A few weeks ago, I talked about Propel2 for the first time at Symfony Live 2012. That was the first official announcement, and this blog post will sum up what I said.
Basically, Propel2 is a huge refactoring of Propel 1.6. We didn't change the main design pattern (ActiveRecord), we didn't change Propel's philosophy. So people who already know Propel 1.6 will be able to use Propel2 without any problems. No need to learn a new tool. Propel2 is still easy to use, extensible and powerful.
As you may know, Propel is more than 7 years old, is well documented, and has a large community. That's important because you should always consider documentation, and community when you have to make a choice between different technologies.
During my talk, I asked attendees whether Propel was an ActiveRecord implementation, or not. They all said "yes", but it's wrong. Propel implements two main design patterns: Data Table Gateway, and Data Row Gateway. It's really important because that means we have two different APIs that address two different concerns.
The first API is called ActiveRecord API. I know, it's a bit confusing because I said Propel was not an ActiveRecord implementation. But, the Data Row Gateway pattern becomes ActiveRecord if you add business logic. This API is your model object. It's a smart object that owns data, and knows how to persist its own state.
The second API is called ActiveQuery API. This is a fully object oriented API so that you don't write SQL. This API is really fluent, and intuitive. An ORM abstracts your database layer. So don't expect PHP methods like select(), from(), where(). They don't make sense in an object oriented world. Propel provides filters, and termination methods.
If you don't know Propel yet, you're probably wondering how to get these APIs. Propel relies on code generation. You start by describing your model layer in XML, and then ask Propel to generate SQL, and PHP classes with optimized code. This is not a dumb generation, and you can hook into this process. The best example is the use of behaviors.
A behavior addresses a need. It's a reusable extension for your model objects. Propel has a lot of built-in behaviors, and thanks to third-party contributions, there are tons of useful behaviors you can use to enhance your model in a snap.
Last but not least thing, Propel is blazingly fast, and doesn't require any caching layer. Thanks to an optimized DBAL at runtime, and extreme code generation, Propel is fast by design. Propel is able to generate some SQL statements at buildtime so that it skips this step at runtime - that's what I call "extreme code generation".
All of these features are in Propel2 because we didn't rewrite the whole project. We just improved it, and gave it some love. Propel2 now requires PHP 5.3.2 (and maybe 5.3.3 soon). That allows us to use interesting features whitout "hacks".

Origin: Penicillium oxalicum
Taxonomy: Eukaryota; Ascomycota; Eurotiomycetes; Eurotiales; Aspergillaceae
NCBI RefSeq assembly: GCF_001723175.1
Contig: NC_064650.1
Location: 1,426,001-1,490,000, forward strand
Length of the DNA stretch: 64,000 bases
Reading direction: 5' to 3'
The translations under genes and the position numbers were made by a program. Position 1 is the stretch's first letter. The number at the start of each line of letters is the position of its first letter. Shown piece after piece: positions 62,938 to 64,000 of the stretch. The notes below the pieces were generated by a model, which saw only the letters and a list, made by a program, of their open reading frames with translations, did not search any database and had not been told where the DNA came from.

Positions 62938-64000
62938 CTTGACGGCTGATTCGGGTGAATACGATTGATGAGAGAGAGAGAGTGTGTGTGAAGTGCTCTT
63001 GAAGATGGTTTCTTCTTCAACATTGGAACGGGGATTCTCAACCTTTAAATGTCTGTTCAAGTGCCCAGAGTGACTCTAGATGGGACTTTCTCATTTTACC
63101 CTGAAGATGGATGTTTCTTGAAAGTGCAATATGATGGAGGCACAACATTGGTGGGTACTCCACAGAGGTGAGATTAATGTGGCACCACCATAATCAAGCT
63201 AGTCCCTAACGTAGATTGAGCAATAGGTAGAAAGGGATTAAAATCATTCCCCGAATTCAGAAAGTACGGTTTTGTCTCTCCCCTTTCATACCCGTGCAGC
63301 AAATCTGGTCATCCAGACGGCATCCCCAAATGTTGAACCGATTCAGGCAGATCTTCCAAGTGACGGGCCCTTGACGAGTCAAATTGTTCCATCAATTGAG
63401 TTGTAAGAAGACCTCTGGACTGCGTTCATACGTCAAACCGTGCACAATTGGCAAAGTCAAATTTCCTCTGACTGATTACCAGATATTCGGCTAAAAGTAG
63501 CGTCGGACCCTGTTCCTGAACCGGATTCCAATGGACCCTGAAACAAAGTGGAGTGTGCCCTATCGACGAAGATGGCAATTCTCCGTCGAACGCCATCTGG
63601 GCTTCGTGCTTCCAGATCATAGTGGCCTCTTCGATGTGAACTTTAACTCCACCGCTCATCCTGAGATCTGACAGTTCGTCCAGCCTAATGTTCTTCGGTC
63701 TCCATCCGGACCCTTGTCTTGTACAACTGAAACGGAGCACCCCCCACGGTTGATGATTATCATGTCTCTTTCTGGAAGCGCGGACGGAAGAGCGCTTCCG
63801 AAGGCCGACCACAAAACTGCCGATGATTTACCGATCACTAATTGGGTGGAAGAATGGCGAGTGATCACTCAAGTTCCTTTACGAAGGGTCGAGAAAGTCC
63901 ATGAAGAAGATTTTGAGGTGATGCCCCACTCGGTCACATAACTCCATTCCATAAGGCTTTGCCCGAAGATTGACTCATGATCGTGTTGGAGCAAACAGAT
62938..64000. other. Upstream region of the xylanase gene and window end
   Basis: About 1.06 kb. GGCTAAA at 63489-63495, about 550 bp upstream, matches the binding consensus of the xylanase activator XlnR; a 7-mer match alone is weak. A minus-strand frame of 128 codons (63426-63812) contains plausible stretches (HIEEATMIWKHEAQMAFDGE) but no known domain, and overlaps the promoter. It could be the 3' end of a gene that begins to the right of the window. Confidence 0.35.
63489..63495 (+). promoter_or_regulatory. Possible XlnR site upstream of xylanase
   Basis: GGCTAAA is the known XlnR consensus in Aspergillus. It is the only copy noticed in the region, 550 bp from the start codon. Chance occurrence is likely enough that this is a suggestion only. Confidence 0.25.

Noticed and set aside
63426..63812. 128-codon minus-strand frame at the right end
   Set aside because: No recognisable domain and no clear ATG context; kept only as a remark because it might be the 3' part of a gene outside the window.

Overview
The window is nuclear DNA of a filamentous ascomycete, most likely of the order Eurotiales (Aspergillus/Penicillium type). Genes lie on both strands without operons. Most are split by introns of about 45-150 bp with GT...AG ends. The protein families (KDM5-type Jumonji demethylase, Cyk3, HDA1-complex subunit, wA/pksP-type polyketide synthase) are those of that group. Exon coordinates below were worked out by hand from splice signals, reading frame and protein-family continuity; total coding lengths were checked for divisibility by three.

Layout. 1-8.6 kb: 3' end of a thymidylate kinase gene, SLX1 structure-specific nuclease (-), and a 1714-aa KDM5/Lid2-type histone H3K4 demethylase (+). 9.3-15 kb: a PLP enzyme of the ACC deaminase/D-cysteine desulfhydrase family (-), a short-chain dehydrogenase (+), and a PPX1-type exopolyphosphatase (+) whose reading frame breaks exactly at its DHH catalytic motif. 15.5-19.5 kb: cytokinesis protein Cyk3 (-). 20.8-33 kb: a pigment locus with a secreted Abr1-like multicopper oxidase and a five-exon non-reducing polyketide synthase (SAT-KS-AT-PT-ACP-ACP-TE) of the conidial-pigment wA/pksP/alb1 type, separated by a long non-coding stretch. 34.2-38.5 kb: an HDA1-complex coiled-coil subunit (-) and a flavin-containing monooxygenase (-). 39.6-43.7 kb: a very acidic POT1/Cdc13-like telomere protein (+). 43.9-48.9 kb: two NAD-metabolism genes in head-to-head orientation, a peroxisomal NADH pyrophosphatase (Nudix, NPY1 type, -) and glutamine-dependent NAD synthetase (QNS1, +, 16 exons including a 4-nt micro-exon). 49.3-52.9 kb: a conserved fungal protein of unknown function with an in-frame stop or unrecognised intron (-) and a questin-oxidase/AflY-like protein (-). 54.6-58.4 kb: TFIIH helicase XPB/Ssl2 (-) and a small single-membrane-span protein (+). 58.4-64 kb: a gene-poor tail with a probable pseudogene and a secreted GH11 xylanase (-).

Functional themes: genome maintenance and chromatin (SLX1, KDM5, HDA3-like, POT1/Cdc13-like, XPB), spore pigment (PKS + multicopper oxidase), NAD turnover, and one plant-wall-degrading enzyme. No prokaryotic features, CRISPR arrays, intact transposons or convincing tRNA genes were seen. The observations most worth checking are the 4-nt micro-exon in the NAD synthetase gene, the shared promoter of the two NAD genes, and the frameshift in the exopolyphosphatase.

Propel2 is also a voting member project in the Framework Interoperability Group. That's why we decided to adopt PSR-0 (Propel2 is fully namespaced), PSR-1, and PSR-2. The whole codebase has been reviewed, and improved a lot. Thanks to static analysis, we removed a lot of dead code, and reduced possible issues. In the same time, we added more tests, and we made the test suite compatible with different database vendors.
All of these changes allowed us to do more. We adopted five Symfony2 components: Console, Filesystem, Finder, Validator, and Yaml. That was probably the best decision we made. We removed the strong Phing dependency which was a pain to maintain. The Phing "console" was not really user friendly, and we are now happy to play with the Symfony2 Console. All of the Symfony2 components are heavily unit tested, so we started building Propel2 on strong foundations. We did the same for the logging. Propel2 relies on Monolog for that part.
To manage all these new components, we trusted Composer since the beginning. That was the right decision because Composer is more and more adopted by the PHP community. Propel2 comes with a Service Container as well, but unlike Symfony2, we don't use configuration files. It's a pre-compiled container.
Another huge change is the new adapter layer. An adapter interacts with the database at runtime. In Propel 1.6, adapters are tied to PDO which, at first glance, is not a bad idea, but in reality, it's not really flexible. Propel2 comes with a new abstraction layer which is fully extensible (you can write a oci8 adapter if you want), and a default PDO implementation.
The last great improvement in Propel2 is the support of traits. Propel2 will be able to generate traits, to get rid of the classic inheritance and the base class, so that you will be able to use POPO (or domain objects) with Propel2!
Regarding the roadmap, we still have to remove the PEER classes. Once it's done, a first alpha version will be released, probably in August, or September.
That's all folks, and thanks to all Propel contributors!
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